I have to admit, I went into Batman v Superman: Dawn Of Justice with pretty low expectations. I thought Zack Snyder’s Man Of Steel was an unmitigated disaster, and I also wasn’t a fan of the semi-rehashing of Christopher Nolan’s Batman in Ben Affleck’s skin and Snyder’s world. Nevertheless, I wanted to form a legitimate opinion about the film rather than just skip it out of cynicism.
I can’t say I walked away with a much better impression than I expected, but one thing did surprise me: Snyder isn’t entirely responsible for its worst faults. The main culprits are the writers, Chris Terrio and David S. Goyer. At one point fairly early on in the film, after Superman has saved Lois Lane (something he does so frequently in the film that you become completely numb to it), Superman says something along the lines of: “The woman I loved was about to be shot, or blown up! Who knows what might have happened?” I’m just guessing here, mighty Man Of Steel, but it sounds like she might have been shot or blown up. But hey, who knows…
That’s objectively bad writing. While it’s the sort of thing you can easily gloss over if it happens once or twice, the screenplay is littered with similar issues. And the screenplay has to get us through a 157-minute adventure in which Batman and Superman air the most hypocritical grievances imaginable with one another. Basically, each is uncomfortable with the other’s mode of vigilante justice, and thus enacts his own mode of vigilante justice to stop the other. Meanwhile, Lex Luthor—overacted into oblivion by the chirping and determinedly eccentric Jesse Eisenberg—successfully intensifies their beef. He does so while recklessly experimenting with Krypton technology in an effort to destroy Superman, and in his own mind, conquer God. That’s pretty much the entire plot summary.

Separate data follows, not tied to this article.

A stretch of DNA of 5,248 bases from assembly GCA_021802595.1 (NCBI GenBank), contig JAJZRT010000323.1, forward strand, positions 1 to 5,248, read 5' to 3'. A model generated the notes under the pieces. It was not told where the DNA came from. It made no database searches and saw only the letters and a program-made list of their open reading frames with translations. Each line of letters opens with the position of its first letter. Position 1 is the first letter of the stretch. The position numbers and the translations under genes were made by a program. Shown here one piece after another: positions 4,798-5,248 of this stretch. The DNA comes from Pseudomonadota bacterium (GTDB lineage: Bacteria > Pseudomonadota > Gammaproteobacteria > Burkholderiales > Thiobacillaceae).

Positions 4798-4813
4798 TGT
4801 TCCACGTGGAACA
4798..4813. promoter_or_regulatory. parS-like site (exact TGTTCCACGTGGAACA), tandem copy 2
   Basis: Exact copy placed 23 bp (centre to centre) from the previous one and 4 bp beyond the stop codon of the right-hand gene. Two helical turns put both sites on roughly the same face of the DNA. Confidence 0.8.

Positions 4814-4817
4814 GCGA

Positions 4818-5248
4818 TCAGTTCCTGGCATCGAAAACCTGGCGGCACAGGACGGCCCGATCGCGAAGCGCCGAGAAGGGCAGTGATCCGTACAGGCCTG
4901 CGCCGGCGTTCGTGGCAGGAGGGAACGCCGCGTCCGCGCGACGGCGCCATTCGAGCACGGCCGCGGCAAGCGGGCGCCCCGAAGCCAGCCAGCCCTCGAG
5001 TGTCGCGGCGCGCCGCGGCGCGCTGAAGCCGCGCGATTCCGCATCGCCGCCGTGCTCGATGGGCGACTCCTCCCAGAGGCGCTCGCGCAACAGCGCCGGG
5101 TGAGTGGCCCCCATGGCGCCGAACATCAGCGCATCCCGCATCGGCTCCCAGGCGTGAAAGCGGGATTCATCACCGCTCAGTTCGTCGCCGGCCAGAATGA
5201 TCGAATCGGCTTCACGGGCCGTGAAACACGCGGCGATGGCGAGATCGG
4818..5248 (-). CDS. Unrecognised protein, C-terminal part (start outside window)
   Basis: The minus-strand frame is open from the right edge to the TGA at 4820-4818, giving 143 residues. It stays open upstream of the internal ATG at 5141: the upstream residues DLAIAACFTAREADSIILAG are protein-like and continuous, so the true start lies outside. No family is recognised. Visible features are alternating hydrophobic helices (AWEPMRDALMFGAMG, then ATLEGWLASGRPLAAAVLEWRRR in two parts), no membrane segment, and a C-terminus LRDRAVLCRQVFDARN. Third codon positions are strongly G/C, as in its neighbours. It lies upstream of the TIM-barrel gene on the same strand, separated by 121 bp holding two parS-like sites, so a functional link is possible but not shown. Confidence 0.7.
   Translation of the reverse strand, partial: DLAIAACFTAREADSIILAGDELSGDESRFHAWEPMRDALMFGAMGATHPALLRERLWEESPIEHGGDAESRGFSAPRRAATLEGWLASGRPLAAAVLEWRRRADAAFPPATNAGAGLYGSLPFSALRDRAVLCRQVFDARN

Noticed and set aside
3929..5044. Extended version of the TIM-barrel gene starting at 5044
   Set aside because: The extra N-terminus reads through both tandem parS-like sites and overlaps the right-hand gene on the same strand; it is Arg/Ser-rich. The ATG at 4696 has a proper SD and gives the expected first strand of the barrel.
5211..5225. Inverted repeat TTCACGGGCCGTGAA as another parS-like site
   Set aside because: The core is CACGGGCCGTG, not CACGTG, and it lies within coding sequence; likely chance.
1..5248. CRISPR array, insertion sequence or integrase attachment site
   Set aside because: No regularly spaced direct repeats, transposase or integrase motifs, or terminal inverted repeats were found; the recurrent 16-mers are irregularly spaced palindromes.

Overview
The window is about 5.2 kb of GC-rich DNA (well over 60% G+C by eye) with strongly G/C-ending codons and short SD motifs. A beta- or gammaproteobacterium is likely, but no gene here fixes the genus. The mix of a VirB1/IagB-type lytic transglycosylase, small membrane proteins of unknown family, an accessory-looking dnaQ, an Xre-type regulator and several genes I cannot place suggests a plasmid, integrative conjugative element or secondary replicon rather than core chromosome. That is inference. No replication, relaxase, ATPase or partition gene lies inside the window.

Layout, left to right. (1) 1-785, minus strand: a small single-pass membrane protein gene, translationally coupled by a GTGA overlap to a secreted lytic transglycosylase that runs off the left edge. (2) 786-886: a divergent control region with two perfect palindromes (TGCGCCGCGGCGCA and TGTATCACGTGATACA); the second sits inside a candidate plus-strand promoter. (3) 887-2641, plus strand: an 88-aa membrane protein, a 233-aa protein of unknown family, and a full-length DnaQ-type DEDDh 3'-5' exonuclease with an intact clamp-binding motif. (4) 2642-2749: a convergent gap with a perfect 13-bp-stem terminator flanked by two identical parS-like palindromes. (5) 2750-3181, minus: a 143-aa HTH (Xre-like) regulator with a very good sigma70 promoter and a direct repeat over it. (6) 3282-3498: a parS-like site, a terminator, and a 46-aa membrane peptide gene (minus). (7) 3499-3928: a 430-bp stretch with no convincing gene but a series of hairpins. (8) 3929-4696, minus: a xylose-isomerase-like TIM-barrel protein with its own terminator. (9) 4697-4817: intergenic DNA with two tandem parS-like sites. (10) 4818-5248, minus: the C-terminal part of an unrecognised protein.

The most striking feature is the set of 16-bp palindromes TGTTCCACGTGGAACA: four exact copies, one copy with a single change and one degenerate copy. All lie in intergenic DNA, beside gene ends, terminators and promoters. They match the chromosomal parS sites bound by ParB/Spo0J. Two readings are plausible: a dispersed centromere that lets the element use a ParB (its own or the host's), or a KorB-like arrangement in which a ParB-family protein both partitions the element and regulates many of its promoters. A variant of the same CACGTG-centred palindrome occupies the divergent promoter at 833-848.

I’ve largely let Snyder off the hook thus far. While the film is more cohesive and maybe even more enjoyable than Man Of Steel, it unfolds in a rather messy manner. In particular, Snyder severely bungles the action sequences throughout. Most of them are akin to watching a boxing match in fast-forward with the lights turned off. These scenes are disjointed, relentless, and worst of all just not that much fun. And unfortunately, they take up quite a bit of the runtime. Although, in fairness to Snyder, we don’t see things devolve into Man Of Steel-like loops of buildings being smashed until the final showdown.
And yet, Dawn Of Justice really isn’t all bad. There are scenes that rope you back in, largely as a result of the intelligent placement of reliable veterans in the cast. Kevin Costner, Diane Lane, Laurence Fishburne, and Jeremy Irons all deliver with effortless professionalism. None of them have huge roles, but each of their scenes is gripping enough to help you forgive whatever nonsense came just before. Relative newcomer Gal Gadot is also terrific as Diana Prince, though I can’t help feeling her skimpy Wonder Woman outfit is a backwards step for those who believe superhero films have been sexist.
All in all, it’s not the most difficult film to sit through, but that’s as far as the praise can go. You may see one or two worse movies in 2016, but it still feels like it’s about time the studios removed Zack Snyder from superhero projects. It’s just not working out.
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